The move comes as little surprise given the Democratic governor's outspoken support of the measure, which was passed by lawmakers this month during the waning days of the legislative session.
The bill signing ceremony is scheduled to take place Sunday afternoon at the Instituto del Progreso Latino, a Chicago-based organization that helps train immigrants to enter the workforce.
"On Sunday, the governor will sign this historic legislation to improve traffic safety in Illinois and lead the nation in welcoming every family, regardless of their background," said Quinn spokeswoman Brooke Anderson.
Supporters say the measure will make Illinois roads safer because it will provide a way for immigrant drivers to get licenses, making it easier to obtain insurance and pass driving tests. The cards will look different than traditional licenses, and could not be used as a form of identification.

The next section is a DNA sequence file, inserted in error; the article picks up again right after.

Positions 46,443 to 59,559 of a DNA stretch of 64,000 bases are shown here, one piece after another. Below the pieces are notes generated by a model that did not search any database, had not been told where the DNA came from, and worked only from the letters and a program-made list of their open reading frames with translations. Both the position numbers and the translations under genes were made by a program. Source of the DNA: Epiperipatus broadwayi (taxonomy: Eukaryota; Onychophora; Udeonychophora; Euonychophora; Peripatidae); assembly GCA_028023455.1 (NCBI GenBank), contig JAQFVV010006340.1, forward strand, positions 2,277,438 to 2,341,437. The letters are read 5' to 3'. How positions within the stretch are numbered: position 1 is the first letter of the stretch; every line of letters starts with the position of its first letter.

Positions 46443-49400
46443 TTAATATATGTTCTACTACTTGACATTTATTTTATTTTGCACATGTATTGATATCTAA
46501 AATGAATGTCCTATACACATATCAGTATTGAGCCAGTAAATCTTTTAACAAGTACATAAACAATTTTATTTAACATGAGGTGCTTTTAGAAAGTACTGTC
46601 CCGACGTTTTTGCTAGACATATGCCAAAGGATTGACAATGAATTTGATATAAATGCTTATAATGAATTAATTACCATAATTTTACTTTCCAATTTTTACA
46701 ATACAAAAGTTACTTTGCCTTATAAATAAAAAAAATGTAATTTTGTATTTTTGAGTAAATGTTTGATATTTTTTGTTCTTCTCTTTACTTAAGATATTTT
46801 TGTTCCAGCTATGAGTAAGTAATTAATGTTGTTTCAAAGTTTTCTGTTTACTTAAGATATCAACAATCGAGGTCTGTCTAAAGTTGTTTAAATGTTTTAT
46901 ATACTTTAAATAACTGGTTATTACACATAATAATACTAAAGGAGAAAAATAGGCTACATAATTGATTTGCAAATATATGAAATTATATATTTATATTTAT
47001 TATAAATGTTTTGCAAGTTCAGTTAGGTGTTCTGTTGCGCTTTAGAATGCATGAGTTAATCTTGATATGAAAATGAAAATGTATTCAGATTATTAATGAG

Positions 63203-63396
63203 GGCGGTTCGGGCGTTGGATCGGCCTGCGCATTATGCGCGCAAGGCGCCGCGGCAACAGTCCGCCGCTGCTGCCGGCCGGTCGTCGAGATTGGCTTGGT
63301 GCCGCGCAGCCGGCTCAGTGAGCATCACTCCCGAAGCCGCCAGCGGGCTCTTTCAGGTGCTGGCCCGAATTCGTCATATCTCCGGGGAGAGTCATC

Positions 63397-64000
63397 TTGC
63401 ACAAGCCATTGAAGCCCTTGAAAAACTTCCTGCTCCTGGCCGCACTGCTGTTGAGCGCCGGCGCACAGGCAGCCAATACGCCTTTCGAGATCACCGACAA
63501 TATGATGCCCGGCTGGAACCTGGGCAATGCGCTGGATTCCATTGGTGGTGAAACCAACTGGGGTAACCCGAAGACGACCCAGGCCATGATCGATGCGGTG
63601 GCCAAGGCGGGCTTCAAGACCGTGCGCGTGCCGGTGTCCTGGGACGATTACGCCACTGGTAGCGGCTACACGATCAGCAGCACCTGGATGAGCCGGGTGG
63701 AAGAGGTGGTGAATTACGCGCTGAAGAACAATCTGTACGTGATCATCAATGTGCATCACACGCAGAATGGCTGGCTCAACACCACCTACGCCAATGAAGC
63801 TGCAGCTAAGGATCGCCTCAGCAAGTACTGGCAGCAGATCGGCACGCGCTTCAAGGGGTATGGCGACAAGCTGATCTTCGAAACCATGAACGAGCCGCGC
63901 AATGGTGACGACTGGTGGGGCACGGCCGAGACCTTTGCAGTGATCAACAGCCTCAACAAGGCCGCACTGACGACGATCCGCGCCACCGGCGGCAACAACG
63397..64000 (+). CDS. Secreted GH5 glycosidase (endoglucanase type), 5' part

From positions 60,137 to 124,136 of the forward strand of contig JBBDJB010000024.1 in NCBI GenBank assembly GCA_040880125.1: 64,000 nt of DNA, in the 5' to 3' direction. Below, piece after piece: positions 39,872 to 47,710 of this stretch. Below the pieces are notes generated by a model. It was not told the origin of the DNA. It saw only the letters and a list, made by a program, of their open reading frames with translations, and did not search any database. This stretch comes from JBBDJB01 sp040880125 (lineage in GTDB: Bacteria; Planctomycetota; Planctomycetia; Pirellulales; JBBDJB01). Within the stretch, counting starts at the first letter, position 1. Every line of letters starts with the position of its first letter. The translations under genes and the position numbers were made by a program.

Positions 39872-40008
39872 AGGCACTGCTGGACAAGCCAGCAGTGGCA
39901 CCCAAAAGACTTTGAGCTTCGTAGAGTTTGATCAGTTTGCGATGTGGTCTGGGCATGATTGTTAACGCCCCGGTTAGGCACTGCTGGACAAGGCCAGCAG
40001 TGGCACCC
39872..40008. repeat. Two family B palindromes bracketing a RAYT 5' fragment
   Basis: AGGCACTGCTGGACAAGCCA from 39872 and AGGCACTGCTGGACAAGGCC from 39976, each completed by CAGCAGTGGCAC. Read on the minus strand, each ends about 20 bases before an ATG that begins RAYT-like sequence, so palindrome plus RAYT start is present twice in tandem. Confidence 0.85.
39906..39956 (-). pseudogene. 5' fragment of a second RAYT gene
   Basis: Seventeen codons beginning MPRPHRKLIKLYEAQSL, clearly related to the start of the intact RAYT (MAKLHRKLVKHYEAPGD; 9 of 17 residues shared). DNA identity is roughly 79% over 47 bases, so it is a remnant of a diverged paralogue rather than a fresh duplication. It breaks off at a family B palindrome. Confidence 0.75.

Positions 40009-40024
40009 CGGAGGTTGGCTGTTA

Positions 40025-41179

Critics fear fraud and abuse, with some lawmakers saying they wanted immigrants to be fingerprinted in order to qualify. Immigrant rights organizations said that would deter participation.
Quinn's anticipated signature of the bill was hailed by Senate President
"This initiative gives more than 250,000 newly eligible motorists the opportunity to go to work and take their children to school while driving on safer roads and highways," Cullerton said in a statement. "This bipartisan success demonstrates that we can work together for the good of the people of Illinois."